Stress Management & Relaxation Techniques

By Abbey Bronzati, BS, CPT

Intro to Relaxation Practice

5-minute Gratitude Practice to Relax & Reboot Your Brain

Why is it important to talk about relaxation?

We talk regularly about various ways to prevent or minimize stress in our lives. If we were perfect at managing our thoughts, time, exercise, finances, sleep, emotions and mother nature, we would always be capable of keeping our stress and anxiety at bay. However, we’re not perfect at these things, and many of them are often out of our control completely. We live in a hectic, fast-paced, go-go-go world, global pandemic or not. Due to the inevitability of experiencing stress,  especially during uncertain times such as now, it’s important to have techniques to turn off, or at least tone down, the stress response.

Let’s talk about the word “relaxation.” People often misunderstand or misuse this word. Relaxation is defined as “the state of being free from tension and anxiety.” It’s the restoration of equilibrium following a disturbance.

The relaxation response is the exact opposite of the stress response (AKA fight-or-flight response). There’s a lot of physiology surrounding the stress and relaxation responses I could talk about here that I’ll spare you the details. If you’re interested in learning more about the physiology of what’s going on inside the mind-body connection response to stress and relaxation connect with me and I would be happy to do another post or video.

The relaxation response facilitates an increase in alpha brain waves, which allow us to focus, and, contrary to popular belief, there is actually an increase in physical and mental energy. This is always beneficial to our lives, but especially right now.

4 basic sources of stress

Generally, there are 4 basic sources of stress from which we might currently be experiencing at a heightened level. These sources are taken from “The Relaxation & Stress Reduction Workbook” by Dr. Martha Davis and Dr. Matthew McKay. This is an excellent workbook I highly recommend having as a resource for anyone interested.

  1. Your environment bombards you with demands to adjust. You’re required to endure weather, traffic, noise, a global pandemic or other natural disaster.
  2. You must cope with social stressors such as demands for your time and attention, job interviews, deadlines and competing priorities, work presentations, interpersonal conflicts, financial problems, and the loss of loved ones.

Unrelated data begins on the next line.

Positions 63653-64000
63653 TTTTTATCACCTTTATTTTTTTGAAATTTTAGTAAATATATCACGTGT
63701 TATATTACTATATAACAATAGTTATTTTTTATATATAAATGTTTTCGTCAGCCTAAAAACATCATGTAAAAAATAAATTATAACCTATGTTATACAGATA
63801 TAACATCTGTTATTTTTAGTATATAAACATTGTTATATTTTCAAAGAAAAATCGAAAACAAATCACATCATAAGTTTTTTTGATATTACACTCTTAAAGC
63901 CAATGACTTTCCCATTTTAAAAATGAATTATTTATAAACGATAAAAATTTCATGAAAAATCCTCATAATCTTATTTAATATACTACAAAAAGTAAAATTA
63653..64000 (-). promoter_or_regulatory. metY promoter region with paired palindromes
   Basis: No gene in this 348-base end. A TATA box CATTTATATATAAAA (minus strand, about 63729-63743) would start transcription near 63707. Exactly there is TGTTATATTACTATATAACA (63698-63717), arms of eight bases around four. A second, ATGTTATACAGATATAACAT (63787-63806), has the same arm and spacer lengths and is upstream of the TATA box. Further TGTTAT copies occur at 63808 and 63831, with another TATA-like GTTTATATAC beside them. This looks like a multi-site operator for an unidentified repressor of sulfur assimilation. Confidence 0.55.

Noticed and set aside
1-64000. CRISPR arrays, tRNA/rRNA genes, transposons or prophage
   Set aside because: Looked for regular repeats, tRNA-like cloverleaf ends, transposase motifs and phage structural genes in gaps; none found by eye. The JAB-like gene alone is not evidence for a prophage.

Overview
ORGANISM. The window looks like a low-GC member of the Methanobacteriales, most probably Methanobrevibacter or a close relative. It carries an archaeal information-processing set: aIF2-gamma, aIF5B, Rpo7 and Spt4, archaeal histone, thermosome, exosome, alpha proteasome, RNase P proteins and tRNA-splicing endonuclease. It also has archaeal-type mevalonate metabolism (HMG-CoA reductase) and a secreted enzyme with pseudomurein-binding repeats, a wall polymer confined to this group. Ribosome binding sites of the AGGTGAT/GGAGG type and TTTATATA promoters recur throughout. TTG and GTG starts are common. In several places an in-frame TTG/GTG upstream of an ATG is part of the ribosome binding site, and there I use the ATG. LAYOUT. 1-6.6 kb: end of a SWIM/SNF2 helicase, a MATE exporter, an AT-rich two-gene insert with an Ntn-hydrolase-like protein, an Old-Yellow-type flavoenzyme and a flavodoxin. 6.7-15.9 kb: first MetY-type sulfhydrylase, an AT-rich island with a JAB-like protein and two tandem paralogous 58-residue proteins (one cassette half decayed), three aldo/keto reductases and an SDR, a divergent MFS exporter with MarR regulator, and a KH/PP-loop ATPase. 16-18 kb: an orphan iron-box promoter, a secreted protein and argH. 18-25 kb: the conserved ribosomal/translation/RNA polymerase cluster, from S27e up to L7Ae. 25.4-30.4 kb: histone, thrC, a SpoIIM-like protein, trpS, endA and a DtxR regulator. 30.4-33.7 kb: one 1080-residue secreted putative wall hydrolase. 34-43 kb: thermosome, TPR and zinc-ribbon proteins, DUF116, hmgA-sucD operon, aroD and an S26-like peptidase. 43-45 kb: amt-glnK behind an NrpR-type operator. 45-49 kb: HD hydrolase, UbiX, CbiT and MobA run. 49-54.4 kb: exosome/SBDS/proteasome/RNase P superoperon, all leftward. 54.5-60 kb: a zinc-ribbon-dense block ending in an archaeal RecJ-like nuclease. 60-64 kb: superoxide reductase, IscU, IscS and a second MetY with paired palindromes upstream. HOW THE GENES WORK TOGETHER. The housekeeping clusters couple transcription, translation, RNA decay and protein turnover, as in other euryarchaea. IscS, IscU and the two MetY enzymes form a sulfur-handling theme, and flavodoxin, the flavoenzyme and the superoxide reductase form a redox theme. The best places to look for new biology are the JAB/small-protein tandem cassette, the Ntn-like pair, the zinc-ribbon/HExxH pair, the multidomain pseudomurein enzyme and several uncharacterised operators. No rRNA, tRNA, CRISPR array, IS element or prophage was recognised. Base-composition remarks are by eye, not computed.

3. A third source of stress is physiological. The rapid growth of adolescence; the changes menopause causes in women; lack of exercise, poor nutrition, and inadequate sleep; illness, injuries, and aging. All these things tax the body! Your physiological reaction to environmental and social threats and changes can also result in stressful symptoms such as muscle tension, headaches, an upset stomach, anxiety, and depression.
  4. The fourth source of stress is your thoughts. Your brain interprets these complex changes in your environment and body and determines when to turn on the stress response. How you interpret and label your present experience as well as what you predict for your future can serve either to relax you or stress you out more. For example, interpreting a sour look from your boss to mean that you are doing a poor job is likely to be very anxiety-provoking. Interpreting the same look as tiredness or preoccupation with personal problems will not be as frightening. Remember that how you think is how you feel.

Where does stress begin?

Stress researchers argue that stress begins with your appraisal of a situation, meaning that first you ask yourself how dangerous or difficult the situation is. Then, you assess what resources you perceive to have to help you cope with it. More anxious, stressed people tend to decide that (1) an event is dangerous, difficult, or painful, and (2) they don’t have the resources to cope.